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News :: Labor
CHILE’S WORKERS UNION CALLS FOR FOCUS ON COLOMBIA
31 Aug 2007
According to the AI report, 2,245 Colombian union members were murdered in the 15 years between 1991 and 2006. In the same time period, 3,400 received threats and 138 were disappeared. Almost half of the killings are attributed to rightist paramilitary groups, which have links to politicians within Colombia’s government. AI found government security forces responsible for 43 percent.
Written by Beatrice Karol Burks
Monday, 06 August 2007

Chile’s Central Workers Union (CUT) is asking for “solidarity, now!” with their Colombian counterparts.

Last week, CUT representatives made their position known during a press conference that coincided with the publication of an Amnesty International (AI) report called “Homicides, arbitrary detentions and death threats: the daily reality for unions in Colombia.”

“We (in Chile) know what it’s like to live under a violent dictatorship. But we also know that there can be violence under democracy,” said María Rosas, CUT’s vice-president for women. “Colombia’s government is trying to hide what happens (to workers) so as not harm its international image.”

According to the AI report, 2,245 Colombian union members were murdered in the 15 years between 1991 and 2006. In the same time period, 3,400 received threats and 138 were disappeared. Almost half of the killings are attributed to rightist paramilitary groups, which have links to politicians within Colombia’s government. AI found government security forces responsible for 43 percent.

“A couple of weeks ago (Colombia’s president Alvaro) Uribe blamed the trade unions for opposing a free trade agreement with the United States,” explained Interamerican Workers Organization representative Victor Baez. “Saying this, in a country like Colombia, is the same as ordering the paramilitaries to execute union members.”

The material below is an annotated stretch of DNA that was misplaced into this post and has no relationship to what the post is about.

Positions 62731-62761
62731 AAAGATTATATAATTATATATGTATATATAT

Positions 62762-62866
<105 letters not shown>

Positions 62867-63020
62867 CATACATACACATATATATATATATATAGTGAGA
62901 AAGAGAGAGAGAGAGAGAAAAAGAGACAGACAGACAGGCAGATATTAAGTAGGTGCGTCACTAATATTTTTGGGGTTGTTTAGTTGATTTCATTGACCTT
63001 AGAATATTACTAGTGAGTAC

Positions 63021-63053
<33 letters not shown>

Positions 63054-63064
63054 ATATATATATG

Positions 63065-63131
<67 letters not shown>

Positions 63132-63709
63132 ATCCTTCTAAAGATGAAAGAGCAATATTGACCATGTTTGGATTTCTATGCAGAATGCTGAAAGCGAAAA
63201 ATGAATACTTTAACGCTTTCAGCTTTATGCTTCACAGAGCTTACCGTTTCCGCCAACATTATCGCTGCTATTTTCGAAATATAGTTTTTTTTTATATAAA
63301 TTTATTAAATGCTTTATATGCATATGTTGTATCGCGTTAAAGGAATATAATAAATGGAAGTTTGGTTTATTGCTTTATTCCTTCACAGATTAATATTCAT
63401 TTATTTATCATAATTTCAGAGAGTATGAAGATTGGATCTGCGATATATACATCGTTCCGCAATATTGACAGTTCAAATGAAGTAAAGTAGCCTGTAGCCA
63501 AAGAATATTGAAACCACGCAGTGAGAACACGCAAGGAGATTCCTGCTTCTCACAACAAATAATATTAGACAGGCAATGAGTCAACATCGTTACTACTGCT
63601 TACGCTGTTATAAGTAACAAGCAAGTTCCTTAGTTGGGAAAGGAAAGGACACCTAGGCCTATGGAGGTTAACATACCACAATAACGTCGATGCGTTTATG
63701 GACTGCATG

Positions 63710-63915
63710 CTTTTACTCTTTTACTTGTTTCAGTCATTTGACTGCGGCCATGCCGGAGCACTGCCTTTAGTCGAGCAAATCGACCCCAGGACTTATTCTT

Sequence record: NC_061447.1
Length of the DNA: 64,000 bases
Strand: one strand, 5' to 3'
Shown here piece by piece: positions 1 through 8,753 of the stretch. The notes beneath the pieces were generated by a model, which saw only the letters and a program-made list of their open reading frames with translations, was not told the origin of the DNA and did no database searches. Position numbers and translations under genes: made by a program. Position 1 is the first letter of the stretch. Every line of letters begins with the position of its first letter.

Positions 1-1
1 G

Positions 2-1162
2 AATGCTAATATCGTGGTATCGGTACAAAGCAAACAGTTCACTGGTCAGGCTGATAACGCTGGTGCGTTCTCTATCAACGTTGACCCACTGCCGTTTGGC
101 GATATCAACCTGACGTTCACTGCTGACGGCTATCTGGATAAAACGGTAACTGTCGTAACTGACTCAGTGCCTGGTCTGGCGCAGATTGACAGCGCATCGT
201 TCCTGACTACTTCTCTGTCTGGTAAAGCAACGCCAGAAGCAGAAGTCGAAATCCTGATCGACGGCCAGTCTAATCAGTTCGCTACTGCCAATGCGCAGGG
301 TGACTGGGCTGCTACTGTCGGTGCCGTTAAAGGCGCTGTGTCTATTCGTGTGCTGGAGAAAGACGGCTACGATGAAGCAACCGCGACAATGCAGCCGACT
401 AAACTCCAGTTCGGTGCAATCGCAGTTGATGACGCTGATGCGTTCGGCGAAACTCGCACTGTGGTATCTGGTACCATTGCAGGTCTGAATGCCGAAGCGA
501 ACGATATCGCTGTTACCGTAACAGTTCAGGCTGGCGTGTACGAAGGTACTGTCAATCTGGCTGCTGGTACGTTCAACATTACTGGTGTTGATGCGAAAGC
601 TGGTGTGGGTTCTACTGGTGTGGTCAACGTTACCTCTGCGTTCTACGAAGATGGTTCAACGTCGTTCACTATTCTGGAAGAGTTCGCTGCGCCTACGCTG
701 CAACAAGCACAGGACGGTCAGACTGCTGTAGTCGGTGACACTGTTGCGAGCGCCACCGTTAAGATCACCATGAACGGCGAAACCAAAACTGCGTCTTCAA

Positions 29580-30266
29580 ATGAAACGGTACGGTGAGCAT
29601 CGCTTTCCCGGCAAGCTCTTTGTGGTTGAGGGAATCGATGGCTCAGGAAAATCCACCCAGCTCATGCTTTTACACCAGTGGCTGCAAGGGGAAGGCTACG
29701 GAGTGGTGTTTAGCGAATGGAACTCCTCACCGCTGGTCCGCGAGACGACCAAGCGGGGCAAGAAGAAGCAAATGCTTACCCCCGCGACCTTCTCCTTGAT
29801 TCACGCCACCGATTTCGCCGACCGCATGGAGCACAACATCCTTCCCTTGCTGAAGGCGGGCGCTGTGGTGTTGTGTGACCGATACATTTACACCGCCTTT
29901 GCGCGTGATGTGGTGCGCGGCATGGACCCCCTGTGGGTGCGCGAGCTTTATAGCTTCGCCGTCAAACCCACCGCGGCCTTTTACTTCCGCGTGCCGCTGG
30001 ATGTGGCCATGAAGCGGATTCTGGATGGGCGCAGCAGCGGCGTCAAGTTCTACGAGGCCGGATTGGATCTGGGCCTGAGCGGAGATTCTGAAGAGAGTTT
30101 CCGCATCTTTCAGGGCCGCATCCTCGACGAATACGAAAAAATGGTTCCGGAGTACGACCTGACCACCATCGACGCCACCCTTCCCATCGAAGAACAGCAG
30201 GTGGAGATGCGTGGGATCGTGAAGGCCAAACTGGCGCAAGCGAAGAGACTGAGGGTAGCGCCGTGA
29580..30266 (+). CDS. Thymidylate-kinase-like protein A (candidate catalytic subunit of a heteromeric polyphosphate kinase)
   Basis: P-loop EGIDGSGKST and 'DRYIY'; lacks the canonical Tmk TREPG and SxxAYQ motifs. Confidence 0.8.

Baez also spoke out against multinational companies committing human rights abuses, not only in Colombia, but throughout Latin America.

“Workers rights are human rights,” said Baez. “Let me give you the example of a small mountain town in Peru. A foreign mining company had conflicts with the local residents, but they solved the problem by buying a hospital for the town and everyone was happy. The mayor was happy.”

“But now,” he went on to say, “this company can continue polluting the area. It can continue making the miners and residents ill. But the company bought the town a hospital… The company bought the local’s human rights. The same thing is happening in Colombia. Only there, multinational companies pay the paramilitaries to suppress or liquidate unions. What is occurring over there is intolerable. And I ask that Amnesty International investigate this situation.”

By Beatrice Karol Burks (editorATsantiagotimes.cl)

http://www.valparaisotimes.cl/content/view/145/25/

This work is in the public domain
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